Amnesty International, the human rights monitoring group that was awarded in the 1977 Nobel Peace Prize, asserted yesterday that two thirds of U.N. member states are violating human rights they have pledged to uphold.

In a 52-page annual report, the London-based volunteer group also charged that the use of government-sanctioned torture of political prisoners is widespread.

The report catalogued degradation of human values in all corners of the world. It showed no substantial advances for the year in which President Carter had made human rights a cornerstone of his foreign policy.

"All major regimes, all political and ideological blocs are involved in violations)," the report said, citing inquiries into posible human rights violations in 116 countries, including the United States.

Although its focus was narrow and as language dispassionate and legalistic, the Amnesty report painted a grim picture of deliberate and random violence inflicted on political opponents of various governments.

Certain countries have freed a substantial number of political prisoners in 1977, the report said. "But these are outweighed by deteriorating situations in other parts of the world."

Moreover, Amnesty Chairman Thomas Hammarberg of Sweden said in the preface, "this survey is far from complete, even taking into account the fact that Amnesty International's work in the field of human rights relates only to prisoners."

In purely numerical tersm. Asis seemed to have a particularly large number of large-scale violations. Indonesia, for example, is said to hold between 50,000 and 100,000 political prisoners, some of whom had been in detention for 12 years.

The report acknowledged lack of information about the situation in China, Laos, Cambodia and Vietnam, but it noted the frequent use of the death penalty in China and reports of mass executions in Cambodia and Laos.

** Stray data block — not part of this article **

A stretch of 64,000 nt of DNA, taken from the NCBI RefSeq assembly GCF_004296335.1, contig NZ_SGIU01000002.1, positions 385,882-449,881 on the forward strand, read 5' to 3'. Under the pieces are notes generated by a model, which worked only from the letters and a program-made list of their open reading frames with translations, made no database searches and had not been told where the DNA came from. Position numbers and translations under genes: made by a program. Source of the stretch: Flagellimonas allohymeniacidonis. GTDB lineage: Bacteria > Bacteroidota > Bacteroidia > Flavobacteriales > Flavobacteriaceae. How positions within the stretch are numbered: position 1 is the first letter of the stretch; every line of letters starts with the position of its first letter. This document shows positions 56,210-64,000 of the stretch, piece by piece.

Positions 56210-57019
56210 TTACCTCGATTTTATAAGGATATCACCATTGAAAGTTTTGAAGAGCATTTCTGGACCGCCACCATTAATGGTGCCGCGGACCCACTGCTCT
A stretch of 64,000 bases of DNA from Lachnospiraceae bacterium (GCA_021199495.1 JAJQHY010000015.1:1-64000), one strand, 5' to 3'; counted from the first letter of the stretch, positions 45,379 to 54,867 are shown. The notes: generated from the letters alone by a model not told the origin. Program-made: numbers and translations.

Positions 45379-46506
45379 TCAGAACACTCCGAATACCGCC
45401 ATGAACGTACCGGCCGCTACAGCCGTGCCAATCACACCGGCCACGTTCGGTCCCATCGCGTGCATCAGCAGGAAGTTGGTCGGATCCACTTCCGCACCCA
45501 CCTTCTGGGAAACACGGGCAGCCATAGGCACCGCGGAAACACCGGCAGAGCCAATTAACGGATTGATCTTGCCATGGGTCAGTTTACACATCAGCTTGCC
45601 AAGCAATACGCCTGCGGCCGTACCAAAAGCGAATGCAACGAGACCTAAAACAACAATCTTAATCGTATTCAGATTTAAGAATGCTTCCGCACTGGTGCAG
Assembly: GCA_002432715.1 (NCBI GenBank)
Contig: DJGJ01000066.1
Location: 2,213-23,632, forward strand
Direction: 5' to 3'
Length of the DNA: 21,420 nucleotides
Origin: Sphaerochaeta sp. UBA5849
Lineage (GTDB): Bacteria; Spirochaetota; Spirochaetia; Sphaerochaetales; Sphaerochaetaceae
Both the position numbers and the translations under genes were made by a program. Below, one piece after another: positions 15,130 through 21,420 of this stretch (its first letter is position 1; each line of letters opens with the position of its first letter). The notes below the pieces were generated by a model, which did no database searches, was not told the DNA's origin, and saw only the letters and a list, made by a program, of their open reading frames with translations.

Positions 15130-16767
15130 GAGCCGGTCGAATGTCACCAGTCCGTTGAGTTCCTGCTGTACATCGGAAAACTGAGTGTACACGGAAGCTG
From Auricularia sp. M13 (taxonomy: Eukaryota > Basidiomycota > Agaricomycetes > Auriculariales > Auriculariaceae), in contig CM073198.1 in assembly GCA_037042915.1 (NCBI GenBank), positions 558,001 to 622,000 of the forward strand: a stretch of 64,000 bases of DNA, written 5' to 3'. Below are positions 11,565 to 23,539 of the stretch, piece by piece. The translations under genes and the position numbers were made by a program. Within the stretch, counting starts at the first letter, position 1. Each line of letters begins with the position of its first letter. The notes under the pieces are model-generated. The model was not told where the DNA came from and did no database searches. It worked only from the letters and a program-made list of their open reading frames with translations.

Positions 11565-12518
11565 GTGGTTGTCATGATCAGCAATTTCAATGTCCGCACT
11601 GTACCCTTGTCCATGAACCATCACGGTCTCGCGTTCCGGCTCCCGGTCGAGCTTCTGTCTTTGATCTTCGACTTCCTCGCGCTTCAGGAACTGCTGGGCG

Its section on Africa repeated the widely publicized accounts of arbitrary arrests and other violations in southern Africa and Uganda, but it also recalled the continued imprionment of some well known African figures. These include former Algerian President Ahmed Ben Bella, held for the past 12 years, former President Hamani Diori of Niger, held in detention since 1947; and former Mali President Mobido Keito, who had been imprisoned since 1968 until he died under mysterious circumstances last May.

The African section also details numerous assassinations and mass arrests of various political figures following military coups. One person in Sierra Leone, for example, was beaten and raped by seven supporters of the new government before she was placed in jail.

The Latin American survey contains perhaps the most gruesome examples of mass abductions, torture and killings by the security forces of various military regimes. Evidence cited for Chile, Nicaragua, Guatemala and Parguay pictures them as countries of unbridled governmental brutality.

Argentina, in the course of 1977, also seems to have experienced an upsurge in the scope of human rights violations by governmental and vigilante groups.

In the Soviet bloc, the report have a detailed account of arbitrary arrests and closed trails that showed that the number of human rights violations in Czechoslovakia in 1977 has increased in comparison to previous years.

Romania seemed equally harsh in dealing with non-conformists. The report also cited allegations of mass arrests by Romanian authorities of ethnic Hungarians and ethnic Germans and said that non-conformists are often falsely charged on pretexts of embezzlement, homosexually or systematic refusal to work.

The report said that Soviet citizens who exercise "their rights of conscience" in ways disapproved by the authorities are liable to criminal prosecution and that the misuse of pyschiatry to detain some dissidents is continuing. It said, however, that repressive measures short of imprisonment were so far the most frequently used by the Soviet authorities.

The Amnesty report said that all cases being investigated by the group in the United States involved blacks and American Indians. It said it was difficult to identify "prisoners of conscience" in a country "where there is no overt political imprisonment but where it is suspected that many people may be framed on criminal charges because of their political activities or ethnic origin."